Finally, the indictment seeks the forfeiture of the Morans’ home in Montrose, Colo., and their 2000 Jeep vehicle. The indictment alleges that this property was purchased with proceeds from the sales of “Tax Magic” investments.

The indictment alleges that in one scheme called the “Look Back Program,” the defendants assisted approximately 260 AAA members in taking $120 million in false income tax deductions, from 1997 to 2001, resulting in an approximately $43 million tax loss. In this scheme, AAA members were instructed to take out a “loan” from a Costa Rican lender, La Maquina Blanca, which was purportedly invested with another AAA entity, Mason Advertising, and was fully deducted on income tax returns prepared by AAA accountants.

In a second tax shelter called the “Look Forward Program,” AAA members were instructed to enter into a partnership with a AAA entity called Sawtooth Enterprises. AAA accountants then prepared income tax returns for the taxpayers which deducted “payments” to these partnerships, purportedly for management and/or consulting services. Further, the purported payments, for which AAA members received an income tax deduction, would then be available to them through the use of their AAA-issued, VISA debit cards. The government alleges that from 1997 to 2001 the defendants transferred approximately $30 million from accounts in the United States to Costa Rica.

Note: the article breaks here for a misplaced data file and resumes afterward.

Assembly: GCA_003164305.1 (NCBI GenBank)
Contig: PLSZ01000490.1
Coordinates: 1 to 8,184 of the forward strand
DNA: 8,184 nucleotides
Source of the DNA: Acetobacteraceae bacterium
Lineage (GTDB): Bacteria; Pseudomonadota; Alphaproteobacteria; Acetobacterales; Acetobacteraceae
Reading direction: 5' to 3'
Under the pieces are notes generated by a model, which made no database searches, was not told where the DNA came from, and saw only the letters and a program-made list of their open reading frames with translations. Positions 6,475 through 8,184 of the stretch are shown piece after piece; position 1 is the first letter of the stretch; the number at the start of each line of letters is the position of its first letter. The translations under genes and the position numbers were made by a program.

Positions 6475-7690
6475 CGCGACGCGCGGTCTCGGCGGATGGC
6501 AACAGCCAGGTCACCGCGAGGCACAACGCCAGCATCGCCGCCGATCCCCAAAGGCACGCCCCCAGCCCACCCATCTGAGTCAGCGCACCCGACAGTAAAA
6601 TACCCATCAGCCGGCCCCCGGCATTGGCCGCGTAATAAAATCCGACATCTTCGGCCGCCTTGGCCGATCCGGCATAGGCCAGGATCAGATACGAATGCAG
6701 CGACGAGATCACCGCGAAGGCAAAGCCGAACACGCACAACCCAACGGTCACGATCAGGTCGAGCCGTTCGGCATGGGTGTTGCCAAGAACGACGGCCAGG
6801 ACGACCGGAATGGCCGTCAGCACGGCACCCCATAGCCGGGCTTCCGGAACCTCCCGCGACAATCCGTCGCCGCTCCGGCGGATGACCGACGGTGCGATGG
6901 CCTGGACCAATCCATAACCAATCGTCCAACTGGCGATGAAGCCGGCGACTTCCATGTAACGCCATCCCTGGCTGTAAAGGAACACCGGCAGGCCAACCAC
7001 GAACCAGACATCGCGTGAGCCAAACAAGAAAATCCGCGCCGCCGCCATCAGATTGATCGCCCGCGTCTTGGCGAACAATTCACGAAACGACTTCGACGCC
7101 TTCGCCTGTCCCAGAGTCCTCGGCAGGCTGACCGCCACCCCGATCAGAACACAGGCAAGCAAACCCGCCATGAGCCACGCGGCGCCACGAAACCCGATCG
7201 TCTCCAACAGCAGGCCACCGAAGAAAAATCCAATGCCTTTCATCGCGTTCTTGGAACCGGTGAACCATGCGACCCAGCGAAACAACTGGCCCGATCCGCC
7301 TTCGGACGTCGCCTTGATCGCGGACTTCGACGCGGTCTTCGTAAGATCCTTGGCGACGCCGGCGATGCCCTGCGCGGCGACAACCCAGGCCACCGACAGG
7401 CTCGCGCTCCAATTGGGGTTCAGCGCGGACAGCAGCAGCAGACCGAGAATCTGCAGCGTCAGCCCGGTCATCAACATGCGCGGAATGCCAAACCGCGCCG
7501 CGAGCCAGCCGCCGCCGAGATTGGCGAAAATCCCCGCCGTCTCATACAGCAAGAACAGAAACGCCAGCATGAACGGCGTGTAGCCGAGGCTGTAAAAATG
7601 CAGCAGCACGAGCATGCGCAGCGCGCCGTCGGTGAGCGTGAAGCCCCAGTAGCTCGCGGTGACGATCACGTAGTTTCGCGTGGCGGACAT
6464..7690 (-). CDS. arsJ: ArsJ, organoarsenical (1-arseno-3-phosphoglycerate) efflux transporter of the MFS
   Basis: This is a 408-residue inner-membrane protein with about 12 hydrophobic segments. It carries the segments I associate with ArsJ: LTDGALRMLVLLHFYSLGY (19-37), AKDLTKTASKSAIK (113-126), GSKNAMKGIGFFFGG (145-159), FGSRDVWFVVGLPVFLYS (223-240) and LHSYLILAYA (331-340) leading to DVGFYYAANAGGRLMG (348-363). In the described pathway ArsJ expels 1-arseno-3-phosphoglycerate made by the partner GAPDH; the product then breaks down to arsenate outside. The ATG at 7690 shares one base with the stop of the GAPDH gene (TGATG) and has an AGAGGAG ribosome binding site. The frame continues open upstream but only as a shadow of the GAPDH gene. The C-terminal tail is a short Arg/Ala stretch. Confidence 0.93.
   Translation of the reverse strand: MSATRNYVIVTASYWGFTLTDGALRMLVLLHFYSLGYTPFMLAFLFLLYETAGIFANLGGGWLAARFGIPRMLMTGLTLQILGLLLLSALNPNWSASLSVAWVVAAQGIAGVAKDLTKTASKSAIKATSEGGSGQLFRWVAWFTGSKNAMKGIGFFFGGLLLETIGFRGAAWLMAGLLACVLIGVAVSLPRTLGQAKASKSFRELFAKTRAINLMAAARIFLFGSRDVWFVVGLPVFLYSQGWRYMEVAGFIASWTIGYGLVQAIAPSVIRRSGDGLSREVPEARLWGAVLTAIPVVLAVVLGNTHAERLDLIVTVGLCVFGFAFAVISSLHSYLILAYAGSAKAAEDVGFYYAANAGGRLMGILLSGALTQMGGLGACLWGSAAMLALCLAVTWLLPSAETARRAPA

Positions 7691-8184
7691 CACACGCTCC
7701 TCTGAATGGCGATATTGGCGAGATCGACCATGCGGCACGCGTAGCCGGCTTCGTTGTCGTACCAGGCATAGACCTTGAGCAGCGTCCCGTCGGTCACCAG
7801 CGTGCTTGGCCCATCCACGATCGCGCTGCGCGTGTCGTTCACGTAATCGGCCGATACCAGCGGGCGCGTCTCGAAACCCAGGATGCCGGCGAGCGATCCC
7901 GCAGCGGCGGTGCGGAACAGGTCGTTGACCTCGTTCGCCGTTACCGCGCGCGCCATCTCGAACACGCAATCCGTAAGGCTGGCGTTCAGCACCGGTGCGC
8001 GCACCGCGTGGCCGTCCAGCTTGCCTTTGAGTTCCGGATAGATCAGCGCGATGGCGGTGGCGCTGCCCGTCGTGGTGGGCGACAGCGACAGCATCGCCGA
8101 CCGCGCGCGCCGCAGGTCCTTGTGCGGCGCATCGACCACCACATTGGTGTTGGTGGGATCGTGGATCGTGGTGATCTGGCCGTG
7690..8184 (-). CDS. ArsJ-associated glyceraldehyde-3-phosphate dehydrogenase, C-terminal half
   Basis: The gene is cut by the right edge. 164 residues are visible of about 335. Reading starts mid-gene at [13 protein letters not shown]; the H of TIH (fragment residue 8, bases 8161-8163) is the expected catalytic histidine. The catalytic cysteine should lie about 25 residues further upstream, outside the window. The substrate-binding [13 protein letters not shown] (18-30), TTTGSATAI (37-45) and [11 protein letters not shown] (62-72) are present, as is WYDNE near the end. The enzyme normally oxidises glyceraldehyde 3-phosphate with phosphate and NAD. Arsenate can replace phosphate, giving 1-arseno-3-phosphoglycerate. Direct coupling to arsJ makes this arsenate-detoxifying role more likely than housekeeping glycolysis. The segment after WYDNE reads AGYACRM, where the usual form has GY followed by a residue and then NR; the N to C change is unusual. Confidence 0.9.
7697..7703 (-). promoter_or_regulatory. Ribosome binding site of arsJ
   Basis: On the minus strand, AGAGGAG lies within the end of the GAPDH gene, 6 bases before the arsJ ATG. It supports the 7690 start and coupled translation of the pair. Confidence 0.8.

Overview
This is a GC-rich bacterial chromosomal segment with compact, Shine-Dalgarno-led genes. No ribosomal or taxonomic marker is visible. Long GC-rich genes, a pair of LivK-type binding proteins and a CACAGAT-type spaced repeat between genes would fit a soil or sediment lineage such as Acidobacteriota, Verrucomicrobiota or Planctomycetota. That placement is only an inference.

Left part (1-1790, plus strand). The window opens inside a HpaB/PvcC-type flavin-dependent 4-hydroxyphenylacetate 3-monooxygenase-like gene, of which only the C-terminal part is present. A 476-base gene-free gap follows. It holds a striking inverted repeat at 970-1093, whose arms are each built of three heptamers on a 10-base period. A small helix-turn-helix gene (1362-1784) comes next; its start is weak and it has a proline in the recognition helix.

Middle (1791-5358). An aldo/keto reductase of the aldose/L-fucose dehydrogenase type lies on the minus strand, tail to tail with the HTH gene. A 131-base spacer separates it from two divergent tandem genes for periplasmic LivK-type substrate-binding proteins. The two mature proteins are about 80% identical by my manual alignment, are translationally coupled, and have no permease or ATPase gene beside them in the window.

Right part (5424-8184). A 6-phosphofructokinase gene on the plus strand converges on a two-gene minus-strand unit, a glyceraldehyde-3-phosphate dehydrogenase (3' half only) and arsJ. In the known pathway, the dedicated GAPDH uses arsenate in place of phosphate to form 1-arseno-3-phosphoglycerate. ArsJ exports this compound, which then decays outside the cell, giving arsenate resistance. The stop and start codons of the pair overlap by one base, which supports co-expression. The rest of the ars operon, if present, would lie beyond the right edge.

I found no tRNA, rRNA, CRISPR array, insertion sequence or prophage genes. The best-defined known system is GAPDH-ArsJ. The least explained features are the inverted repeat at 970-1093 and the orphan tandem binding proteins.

Defendants Keith Anderson, Wayne Anderson, Richard Marks, Richard Grosnickle, Karolyn Grosnickel, James Moran, and Pamela Moran are also charged with engaging in a scheme to defraud AAA members in connection with fees these members paid to invest in the “Tax Magic” venture. The indictment alleges that from 1997 to 2001, AAA members were charged thousands of dollars to invest in “Tax Magic,” a program that would assist taxpayers in financial planning though the marketing of a book, tape series, and 1-900 information line. In addition to flat fees of $2,000 and $16,500, investors were required to pay to AAA between five to seven percent of the gross amount of an investment loan from La Maquina Blanca. According to the indictment, investors were told these loans would be invested with Mason Advertising which would market and sell “Tax Magic.” The indictment alleges that La Maquina Blanca and Mason Advertising were really AAA-owned shell companies and that the “fees” paid by AAA members were simply retained by the defendants. In addition, the indictment alleges that the proceeds from the “loans” were not used for their stated purpose, but instead were recycled to a La Maquina bank account to fund additional “loans.”

“These most recent indictments and arrests are a result of the IRS’ continuing efforts to pursue investigations of promoters and their clients who would try to move money offshore to evade taxes,” said David Palmer, Chief of Internal Revenue Service Criminal Investigation. “Those attempting to illegally evade U.S. income tax through the use of ‘so-called’ tax haven countries will find they are not beyond the arm of the IRS. Promoters and clients of international evasion schemes can continue to expect scrutiny and enforcement by the IRS and the Department of Justice.”

The tax fraud case is being prosecuted by DOJ Tax Division attorneys Corey J. Smith and Krista Tongring. Additional information about tax fraud schemes to watch out for can be found on the IRS Criminal Investigation website.